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The equivalential calculus is a subsystem of propositional calculus with equivalence (≡) as the only connective. Two equivalential tautologies are and . In Polish notation, discovered by Łukasiewicz, these formulas are written as and . This Demonstration shows the derivation of 21 theorems of the equivalential calculus based on one axiom, , and the rules of substitution and modus ponens.[more]
Here is an example of substitution. The substitution means that the propositional variable is replaced by and that is replaced by . So applying that substitution to the formula gives .
Modus ponens is a derivation of from and .
To be a theorem of the equivalential calculus, its formula must follow from already proven theorems. The first theorem is the axiom, but the rest of the numbered formulas need explanation.
The second line means that the formula follows by modus ponens from formula 1 (the axiom), to which the substitution is applied, and from the formula 1, which is the axiom.
So gives , which is .
The formula in step 2 follows from the last two by modus ponens.[less]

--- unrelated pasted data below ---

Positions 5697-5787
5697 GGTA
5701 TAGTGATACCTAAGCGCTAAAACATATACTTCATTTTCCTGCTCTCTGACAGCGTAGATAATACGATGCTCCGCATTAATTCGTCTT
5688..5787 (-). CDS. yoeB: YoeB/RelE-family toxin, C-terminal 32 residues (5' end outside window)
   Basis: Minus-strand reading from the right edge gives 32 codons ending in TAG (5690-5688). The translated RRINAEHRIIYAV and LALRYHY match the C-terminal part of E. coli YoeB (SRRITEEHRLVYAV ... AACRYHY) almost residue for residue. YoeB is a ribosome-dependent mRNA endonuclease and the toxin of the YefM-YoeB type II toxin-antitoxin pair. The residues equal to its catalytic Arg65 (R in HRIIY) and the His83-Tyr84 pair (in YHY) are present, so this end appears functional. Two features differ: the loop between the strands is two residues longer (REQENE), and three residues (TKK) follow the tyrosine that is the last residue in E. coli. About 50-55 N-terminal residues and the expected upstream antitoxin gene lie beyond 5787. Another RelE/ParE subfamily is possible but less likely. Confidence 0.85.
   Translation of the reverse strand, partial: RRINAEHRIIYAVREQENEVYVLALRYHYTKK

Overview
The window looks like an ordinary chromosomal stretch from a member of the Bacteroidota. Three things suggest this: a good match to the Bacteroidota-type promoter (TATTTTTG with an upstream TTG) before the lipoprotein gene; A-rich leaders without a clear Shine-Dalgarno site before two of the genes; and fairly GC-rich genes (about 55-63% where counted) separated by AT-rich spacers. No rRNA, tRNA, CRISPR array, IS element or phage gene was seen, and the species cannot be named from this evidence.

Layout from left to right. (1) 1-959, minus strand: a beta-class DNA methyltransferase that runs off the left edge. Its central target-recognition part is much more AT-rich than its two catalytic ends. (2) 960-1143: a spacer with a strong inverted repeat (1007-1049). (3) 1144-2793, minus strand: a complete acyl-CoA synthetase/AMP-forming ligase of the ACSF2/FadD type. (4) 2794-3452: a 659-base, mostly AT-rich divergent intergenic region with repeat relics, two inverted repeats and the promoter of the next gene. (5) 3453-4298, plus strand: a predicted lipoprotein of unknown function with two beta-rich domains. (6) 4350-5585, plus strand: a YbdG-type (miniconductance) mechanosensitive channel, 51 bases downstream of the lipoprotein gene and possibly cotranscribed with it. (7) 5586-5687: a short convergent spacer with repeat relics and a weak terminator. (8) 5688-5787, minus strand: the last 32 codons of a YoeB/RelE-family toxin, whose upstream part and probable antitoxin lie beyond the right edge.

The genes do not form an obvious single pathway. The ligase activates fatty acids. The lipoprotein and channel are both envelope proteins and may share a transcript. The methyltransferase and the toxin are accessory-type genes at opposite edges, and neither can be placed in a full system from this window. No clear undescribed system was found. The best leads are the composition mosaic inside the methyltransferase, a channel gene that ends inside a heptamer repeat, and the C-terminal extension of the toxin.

Contributed by: Izidor Hafner (November 2013)
Open content licensed under CC BY-NC-SA
In 1929, Leśniewski recognized that the equivalential calculus could be axiomatized. He used two axioms and the rules of detachment and substitution. He also observed that a formula of propositional calculus in which equivalence was the only propositional function was a tautology if and only if each propositional letter occurs an even number of times. In 1932, Wajsberg showed that the calculus can be based on a single axiom. In 1933, Łukasiewicz found the shortest axiom and gave a simple completeness proof.
This axiomatization of the equivalential calculus was presented in . These 21 theorems were derived on pages 98–99.
 J. Łukasiewicz, "The Equivalential Calculus," in Polish Logic 1920–1939 (S. McCall, ed.), Oxford: Clarendon Press, 1967 pp. 88–115.